The Royal and Ancient Golf Club of St Andrews, Scotland, that serves as the governing body of the sport, is set to welcome women as members after having a male-only policy for 260 years. The historic club uses as its playing ground the Old Course in St Andrews, often deemed the “home of golf” because the sport was first played on the links there in the 1400’s, and thus wields great influence within the game. The Royal and Ancient club has apparently written to all of its 2,500 male members on the subject of accepting women into their hallowed halls. A vote is to take place on the issue in the autumn months of this year and follows claims by senior Royal and Ancient committee members that the contentious issue has become a problem that divides members.
Although the club chairman of the Royal and Ancient Golf Club has advised members to support the change and accept the need to modernize the gender discrimination basis of their membership policy, the final decision is ultimately in the hands of the current male members. The governing body of golf has consistently defied calls for a more progressive approach and for them to welcome women into their historic institution, but after 260 years with a male only tradition it remains to be seen if such outdated habits will die hard. In a previous vote on the same issue, the club rejected the idea of female members although many are hoping that with the combined pressure from the club hierarchy and prominent politicians, the men that frequent the Royal and Ancient Club will see the need for change.
In the past there has been significant criticism leveled at the male only membership of the club and several well-known individuals have spoken out against such a backwards practice. The former UK Prime Minister, Gordon Brown, and Scotland’s First Minister, Alex Salmond, both condemned the club for not welcoming women. Salmond called the exclusion of female members “indefensible” in the modern world and refused to attend the Open Championship at the Muirefield Golf Club just outside Edinburgh, for having the same male-only policy. Similar boycotts were carried out by other influential politicians such as the ex-Minister of Sport, Hugh Robertson, and Cultural Secretary, Maria Miller. Even sponsors of the Open Championship have put pressure on the club to change, claiming they did not want to have to find justifications for supporting one of golf’s biggest tournaments being hosted by a club which discriminated against female players.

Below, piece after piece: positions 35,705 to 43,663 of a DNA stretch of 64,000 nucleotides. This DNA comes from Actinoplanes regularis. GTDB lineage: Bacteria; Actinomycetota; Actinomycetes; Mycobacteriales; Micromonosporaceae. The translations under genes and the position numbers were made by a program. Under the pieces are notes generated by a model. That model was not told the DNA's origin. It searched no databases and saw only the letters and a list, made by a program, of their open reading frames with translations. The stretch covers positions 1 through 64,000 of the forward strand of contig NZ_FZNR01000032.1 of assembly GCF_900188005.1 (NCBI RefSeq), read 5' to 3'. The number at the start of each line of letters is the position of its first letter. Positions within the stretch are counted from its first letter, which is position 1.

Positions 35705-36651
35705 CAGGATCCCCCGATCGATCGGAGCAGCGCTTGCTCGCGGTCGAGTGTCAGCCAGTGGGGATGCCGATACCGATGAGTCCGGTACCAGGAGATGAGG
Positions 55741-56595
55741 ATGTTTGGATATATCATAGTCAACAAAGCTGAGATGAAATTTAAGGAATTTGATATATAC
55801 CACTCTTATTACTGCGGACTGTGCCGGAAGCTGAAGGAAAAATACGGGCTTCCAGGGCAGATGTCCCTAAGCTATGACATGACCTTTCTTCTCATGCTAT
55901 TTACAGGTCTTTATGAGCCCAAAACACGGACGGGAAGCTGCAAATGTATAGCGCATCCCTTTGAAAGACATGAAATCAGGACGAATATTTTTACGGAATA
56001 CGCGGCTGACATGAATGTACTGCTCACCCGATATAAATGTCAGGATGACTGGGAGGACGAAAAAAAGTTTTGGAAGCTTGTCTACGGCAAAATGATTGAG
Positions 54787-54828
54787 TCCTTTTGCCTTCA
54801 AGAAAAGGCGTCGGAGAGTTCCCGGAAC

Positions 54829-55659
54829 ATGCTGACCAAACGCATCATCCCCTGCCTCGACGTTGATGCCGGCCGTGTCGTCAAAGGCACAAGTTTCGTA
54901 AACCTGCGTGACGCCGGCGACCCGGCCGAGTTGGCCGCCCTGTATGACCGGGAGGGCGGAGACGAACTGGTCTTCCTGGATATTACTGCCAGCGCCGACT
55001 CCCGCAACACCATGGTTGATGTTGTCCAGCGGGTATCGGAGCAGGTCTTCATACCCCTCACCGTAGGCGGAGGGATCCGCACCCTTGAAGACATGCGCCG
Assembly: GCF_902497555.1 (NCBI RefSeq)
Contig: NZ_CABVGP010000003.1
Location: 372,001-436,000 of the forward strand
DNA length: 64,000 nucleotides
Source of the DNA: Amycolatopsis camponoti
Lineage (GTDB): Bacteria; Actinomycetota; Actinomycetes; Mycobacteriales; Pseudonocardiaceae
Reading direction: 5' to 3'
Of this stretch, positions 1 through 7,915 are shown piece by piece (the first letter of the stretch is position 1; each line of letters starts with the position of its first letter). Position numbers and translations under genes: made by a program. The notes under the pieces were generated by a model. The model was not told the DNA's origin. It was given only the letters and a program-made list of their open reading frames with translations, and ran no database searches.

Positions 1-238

Although it should be added that while the men are still muddling over whether to step into the 21st century and welcome women, the women might be quite happy for them to stay stuck in the past. When the Royal and Ancient Golf Club did not give the University of St Andrews principal, Louise Richardson, their traditional offer of membership for the person who held this post, she claimed that she would not have taken it anyway. Although she cited a lack of interest in the sport as a primary reason, there was also the indication that she felt little inclination to join such a conservative, patriarchal boys club that clearly viewed women as subordinate. This view is encapsulated by the fact that the Royal and Ancient Golf Club quite happily employ female waiting and cleaning staff, only declining to welcome women as equal members.
However, perhaps this recent show of support for more gender equality within the world of golf by the governing body will be the start of a new and better relationship between the male-dominated world of the sport and its many female players. After 260 years of refusing to welcome women, it does now look as though the governing body of golf, and one of the most prestigious golf clubs in the world, will finally open its arms and doors to the modern world.
Commentary by Rhona Scullion